Treasures of the Archives

Tracking Time: The Unity Calendars

Unity has become known for its beautiful and inspirational calendars since the first one was published in 1920.

While always carrying positive messages, the Unity calendars through the years would vary in size, design, themes, and languages—and also functionality. There have been pocket-size calendars, special calendars inside Daily Word® and La Palabra Diaria, calendars with no dates, and desk calendars that included room for personal notes like a personal prayer list and special occasions.

Rev. Joyce Kramer and the Fillmore Festival

The Fillmore Festival, an annual gathering of premier Unity scholars first held in California in 1967, has played a critical role in the Unity movement and its history. So has Rev. Joyce Kramer, a formidable Unity trailblazer who’s led the festival for the past 25 years.

This year marks a 50th anniversary and a pivotal year for the festival as Kramer hands over the reins to Unity World Headquarters (UWH), which will start hosting the annual event at Unity Village.

Kramer first took over the festival 25 years ago from Sue Sikking, who organized the first one in April 1967 in Santa Monica, California.

The History of Unity World Day of Prayer

The idea for a World Day of Prayer was born out of a class assignment given to ministerial students at Unity Village in 1993. Rev. Earl Anderson asked his Prayer and Meditation class students to bring everyone together at one place on campus for the intention of united prayer.

Unity students and employees indeed gathered for what the students called a “World Day of Prayer.” The group joined hands as they stood around the central courtyard fountain and prayed together.

Happy Birthday to the Fillmores

In commemoration of the August birthdays of Unity founders Myrtle and Charles Fillmore, the Treasures of the Archives series looks at the early lives of the Fillmores, and the importance of birthdays as expressed in Unity teachings.

“Remember that your physical birthday is a blessed event because it is the symbol of a much more important birthday, your spiritual birthday,” wrote Lowell Fillmore, the Fillmores’ oldest son, in a February 1939 issue of Weekly Unity.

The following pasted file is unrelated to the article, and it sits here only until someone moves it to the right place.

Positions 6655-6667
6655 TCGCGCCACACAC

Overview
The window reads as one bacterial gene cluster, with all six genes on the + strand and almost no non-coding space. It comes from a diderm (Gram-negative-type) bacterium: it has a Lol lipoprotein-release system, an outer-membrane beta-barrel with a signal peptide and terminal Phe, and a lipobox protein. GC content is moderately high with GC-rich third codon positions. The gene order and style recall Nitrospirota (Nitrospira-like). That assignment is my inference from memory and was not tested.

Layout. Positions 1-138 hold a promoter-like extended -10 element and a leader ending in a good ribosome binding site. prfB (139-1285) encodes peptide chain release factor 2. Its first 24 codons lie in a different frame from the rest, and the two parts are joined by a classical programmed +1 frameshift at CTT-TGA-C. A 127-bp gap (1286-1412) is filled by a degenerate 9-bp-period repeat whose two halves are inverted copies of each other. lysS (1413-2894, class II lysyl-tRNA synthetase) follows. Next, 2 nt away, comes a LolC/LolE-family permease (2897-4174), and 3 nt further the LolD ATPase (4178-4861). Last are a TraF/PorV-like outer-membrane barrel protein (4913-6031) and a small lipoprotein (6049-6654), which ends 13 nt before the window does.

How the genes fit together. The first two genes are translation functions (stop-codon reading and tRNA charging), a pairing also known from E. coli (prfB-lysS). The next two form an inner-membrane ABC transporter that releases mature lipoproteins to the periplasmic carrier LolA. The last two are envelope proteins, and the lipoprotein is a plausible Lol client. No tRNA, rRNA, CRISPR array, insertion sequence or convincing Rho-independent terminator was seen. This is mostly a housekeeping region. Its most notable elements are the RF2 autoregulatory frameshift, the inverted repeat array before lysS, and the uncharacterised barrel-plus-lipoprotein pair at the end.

“I Am There” by James Dillet Freeman

James B. Irwin and James Dillet Freeman

It was 1947 when James Dillet Freeman heard the words that would inspire his most beloved and widely known poem, “I Am There.” His wife Katherine was in the hospital after undergoing surgery for cancer.

It was a time of deep personal need, Freeman recalled. “I was in great anguish of spirit.”

When the doctors told him Katherine had terminal cancer, he left the hospital and went to the Silent Unity Prayer and Healing Room at the then-Unity Headquarters at 917 Tracy Avenue in Kansas City, Missouri.

“God,” he prayed aloud, “if you are there, please allow my Katherine to live. Oh, God, where are you?”

Unity and “The Word”

Throughout its history, Unity has turned to the modern media of each era to find new ways in delivering inspiring messages about spiritual living with its early printed materials, radio and television shows, and use of social media today.

Unity had several broadcast programs, including Morning Inspirations, The Unity Viewpoint, The Daily Word, and Voice of Unity, but in April 1969 it launched what would become a very popular TV segment called “The Word.”

The Beginning of Unity and Vegetarianism

Unity founders Charles and Myrtle Fillmore became vegetarians in the 1890s, and their views on vegetarianism began surfacing in public as early as 1903.

In those early teachings, Charles expressed his understanding of a person’s diet and the important connectivity it has to spirituality, saying cell regeneration is aided by consuming food of the “highest and purest character.”

“Our food should be full of life in its purity and vigor,” Charles wrote in “As to Meat Eating” in the October 1903 issue of Unity. “There should be no idea of death and decay connected with it in any degree. The vegetable should be fresh and the fruit radiant in its sunny perfection.”

History: Association of Unity Churches/UWM

Unity founders Charles and Myrtle Fillmore were convinced that their teachings would be so profound when launching the Unity movement that religious denominations would come to acknowledge the importance of their instruction. When this did not happen, Unity followers eventually migrated into groups that became known as “Unity Centers.”

Becoming a proper instructor of the Unity beliefs required a certification process that eventually led to ordination. The first such Unity ordinations were conferred by the Unity Society of Practical Christianity on August 31, 1906. Charles and Myrtle were among the first ordained Unity ministers that year.

Unity: A History of Dedicated Service to Others

Unity has always made a pointed effort to remember Unity friends, family, and leaders who served in ways that left a meaningful impact on the lives of others.

In “A Grandson’s Reflections: An Interview With Charles R. Fillmore,” the first grandchild of Unity cofounder Charles Fillmore describes the elder Fillmore as “very outgoing, generous, and patient.” Just before entering the U.S. Navy in World War II, his grandfather gave him a watch, making a memory to last a lifetime.